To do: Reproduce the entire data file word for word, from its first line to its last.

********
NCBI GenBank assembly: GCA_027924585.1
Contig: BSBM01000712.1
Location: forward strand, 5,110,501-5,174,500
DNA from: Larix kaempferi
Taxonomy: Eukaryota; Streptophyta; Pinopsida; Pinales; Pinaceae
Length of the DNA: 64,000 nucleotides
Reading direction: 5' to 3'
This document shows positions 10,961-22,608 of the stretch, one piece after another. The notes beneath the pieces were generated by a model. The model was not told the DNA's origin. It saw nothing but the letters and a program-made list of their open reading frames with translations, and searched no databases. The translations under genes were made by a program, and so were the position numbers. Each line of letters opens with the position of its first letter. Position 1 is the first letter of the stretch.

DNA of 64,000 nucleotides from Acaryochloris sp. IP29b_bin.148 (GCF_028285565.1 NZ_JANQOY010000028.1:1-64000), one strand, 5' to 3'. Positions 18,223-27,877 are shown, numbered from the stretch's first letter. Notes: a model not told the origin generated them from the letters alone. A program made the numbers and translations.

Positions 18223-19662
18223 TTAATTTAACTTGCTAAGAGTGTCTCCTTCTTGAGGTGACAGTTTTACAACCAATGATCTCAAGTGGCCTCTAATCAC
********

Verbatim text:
NCBI GenBank assembly: GCA_027924585.1
Contig: BSBM01000712.1
Location: forward strand, 5,110,501-5,174,500
DNA from: Larix kaempferi
Taxonomy: Eukaryota; Streptophyta; Pinopsida; Pinales; Pinaceae
Length of the DNA: 64,000 nucleotides
Reading direction: 5' to 3'
This document shows positions 10,961-22,608 of the stretch, one piece after another. The notes beneath the pieces were generated by a model. The model was not told the DNA's origin. It saw nothing but the letters and a program-made list of their open reading frames with translations, and searched no databases. The translations under genes were made by a program, and so were the position numbers. Each line of letters opens with the position of its first letter. Position 1 is the first letter of the stretch.

DNA of 64,000 nucleotides from Acaryochloris sp. IP29b_bin.148 (GCF_028285565.1 NZ_JANQOY010000028.1:1-64000), one strand, 5' to 3'. Positions 18,223-27,877 are shown, numbered from the stretch's first letter. Notes: a model not told the origin generated them from the letters alone. A program made the numbers and translations.

Positions 18223-19662
18223 TTAATTTAACTTGCTAAGAGTGTCTCCTTCTTGAGGTGACAGTTTTACAACCAATGATCTCAAGTGGCCTCTAATCAC